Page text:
Headbones Gallery - The Drawers
Contemporary Drawing, Sculpture and Works on Paper
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 Headbones Gallery 
NYC Women:
 Willing The Distance
Susan Austad
Heide Hatry
Cynthia Karalla
Katia Santibanez
Robin Tewes
April 13 - June 8, 2019
Exhibition Catalogue
The Drawers Gallery
 One Cracked Two Broken
Julie Oakes
April 13 - June 8, 2019
 Headbones Gallery 
Cesar Forero
The Drawers Gallery
Janelle Hardy
Ron Giii
June 15 - July 27, 2019
Island Mountain Arts
Arts Wells

Residency Application






NYC Women:
 Willing The Distance
Susan Austad, Heide Hatry, Cynthia Karalla, Katia Santibanez and Robin Tewes
 April 13 – June 8, 2019
Opening Reception  - 2-5 PM, Saturday, April 13, 2019


The works of five female artists, Susan Austad, Heide Hatry, Cynthia Karalla, Katia Santibanez and Robin Tewes, who live and work in New York City will make up the next exhibition at Headbones Gallery from April 12 to June 08. In The Drawer’s Gallery, Julie Oakes, whose engagement with museums began at the MET in New York will show her latest gouaches from her series, One Cracked, Two Broken, based on drawings sourced there in December, 2018 - willing the distance smaller between New York City and Vernon, BC.

Each woman has a committed studio practice in New York sustained while juggling family, teaching and maintaining active and extensive exhibition schedules both in New York and internationally. Each has ‘gone the distance’.  It is important to state the context, NYC, for it means they are working in the most sophisticated, and as yet unrivalled, art scene in the world and equally important to acknowledge gender as they contribute towards an ongoing evolution as women artists strive towards a more equitable positioning in the arts. The exhibition is amended (with Julie Oakes) who lived and worked in New York and still has a personal, artistic and political affiliation with these women.

Susan Austad’s studio is in the heart of Soho where she produces large-scale, multi-media, kinetic wall reliefs based on imagery from the cosmos.  Using photographs of nebula, flocullant galaxies and Megallanic Clouds as her source material Austad creates pictures in watercolor on arches paper. She furthers her process by translating the visuals into relief:  mesh, three dimensional structures covered in layers of paper, tinted and then enhanced in palette with kinetic lights.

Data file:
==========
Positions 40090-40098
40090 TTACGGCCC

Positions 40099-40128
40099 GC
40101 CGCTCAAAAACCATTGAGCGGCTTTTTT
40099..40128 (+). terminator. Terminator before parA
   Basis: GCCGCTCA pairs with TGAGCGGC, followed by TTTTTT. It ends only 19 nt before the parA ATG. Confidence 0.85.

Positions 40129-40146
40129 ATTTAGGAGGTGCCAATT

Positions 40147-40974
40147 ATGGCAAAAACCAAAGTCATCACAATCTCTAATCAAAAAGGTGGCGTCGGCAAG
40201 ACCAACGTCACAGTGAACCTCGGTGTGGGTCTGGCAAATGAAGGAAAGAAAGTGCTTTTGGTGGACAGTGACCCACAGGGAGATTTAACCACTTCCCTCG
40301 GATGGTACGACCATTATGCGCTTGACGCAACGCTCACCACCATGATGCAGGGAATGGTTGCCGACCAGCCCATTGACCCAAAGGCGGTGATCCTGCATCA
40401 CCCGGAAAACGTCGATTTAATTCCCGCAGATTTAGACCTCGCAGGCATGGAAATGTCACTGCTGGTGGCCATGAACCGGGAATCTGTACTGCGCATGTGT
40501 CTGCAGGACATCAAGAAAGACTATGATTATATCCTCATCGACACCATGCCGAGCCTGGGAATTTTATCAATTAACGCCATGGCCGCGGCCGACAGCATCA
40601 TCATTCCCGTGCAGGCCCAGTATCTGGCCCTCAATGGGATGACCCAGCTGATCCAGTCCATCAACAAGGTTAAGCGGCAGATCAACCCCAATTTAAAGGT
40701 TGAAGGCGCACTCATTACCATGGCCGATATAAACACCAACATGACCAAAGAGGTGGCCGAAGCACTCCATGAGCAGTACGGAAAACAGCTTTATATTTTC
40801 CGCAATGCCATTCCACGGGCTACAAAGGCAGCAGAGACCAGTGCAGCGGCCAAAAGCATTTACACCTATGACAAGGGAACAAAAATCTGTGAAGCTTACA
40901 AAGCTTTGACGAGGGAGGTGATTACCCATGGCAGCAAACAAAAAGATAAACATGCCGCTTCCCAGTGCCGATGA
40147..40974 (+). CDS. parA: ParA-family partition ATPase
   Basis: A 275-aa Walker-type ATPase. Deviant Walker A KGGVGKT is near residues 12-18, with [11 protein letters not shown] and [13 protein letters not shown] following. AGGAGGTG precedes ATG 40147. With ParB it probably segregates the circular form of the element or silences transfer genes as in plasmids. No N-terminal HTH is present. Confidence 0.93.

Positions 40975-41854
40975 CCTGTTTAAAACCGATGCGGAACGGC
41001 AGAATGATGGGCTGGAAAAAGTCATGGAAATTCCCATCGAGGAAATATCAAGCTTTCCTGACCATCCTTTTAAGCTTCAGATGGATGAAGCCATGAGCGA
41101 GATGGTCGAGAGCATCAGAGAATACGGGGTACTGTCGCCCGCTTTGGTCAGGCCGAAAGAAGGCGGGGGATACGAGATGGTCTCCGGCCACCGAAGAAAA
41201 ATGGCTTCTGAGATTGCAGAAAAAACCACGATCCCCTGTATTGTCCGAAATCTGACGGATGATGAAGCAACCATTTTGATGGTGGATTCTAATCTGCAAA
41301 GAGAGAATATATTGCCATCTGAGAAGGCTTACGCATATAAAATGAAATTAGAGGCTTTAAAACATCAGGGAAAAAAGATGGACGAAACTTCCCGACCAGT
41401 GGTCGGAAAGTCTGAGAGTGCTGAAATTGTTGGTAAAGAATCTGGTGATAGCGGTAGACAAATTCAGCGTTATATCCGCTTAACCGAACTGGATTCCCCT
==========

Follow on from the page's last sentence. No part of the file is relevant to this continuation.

Heide Hatry is known for her performances, often translated into videos. The immediacy of performance is not lost in translation because the content is so poignant. She has used unusual mediums (pig skins, chickens, eggs, blood) to construct physical spaces, figurative sculptures and as performance props. Headbones Gallery will present her latest video, Politics. Hatry brings a feisty female perspective into poignant and pertinent focus. She is represented by UBU Gallery in New York.

Cynthia Karalla is a photographer who uses not only a sharply honed technique to capture subject matter but often pushes the medium to another level as she manipulates the photographic itself.  Headbones will be presenting works from the series The Girls aka Cracked Ribs and Bleached where memory and spirit are revealed through ghostly shades and the wear of ages suggested through patina. I Ching explores repetitive constructs affected by chance, as in the Asian game of fortunes. Her latest series, The Developer Sketches move into a chemical origination of the imagery so that much like an abstract painting the gesture of the photographer comes into play.

Katia Santibanez works with hair-sized brushes to make sensuous compositions, often within a geometric composition.  Her extreme attention to detail could be compared to miniatures of old but rather than depicting a tiny scene or portrait, her delicate strokes are testament to the care and facility of a human touch, personal and intriguing. The shapes are not gestural however but more like a pattern where each element is given equal due and is absolutely necessary to the whole. She is represented by DC Moore Gallery in New York.

Robin Tewes, like many great feminists, concentrates on imagery often sourced from the home. She uses the architectonics of place to set the scene and then moves through narrative variance to reposition the point of view. These new works depict a country home where we are separated from the life inside but are able to realize by the changes that are seen from the exterior that there is more than one story, in fact the plot continually develops.  Using a perspective with a human edge, Tewes grants to the ordinary and extraordinary an aura that lifts what could be deemed ‘mundane’ up to a phenomenal stature.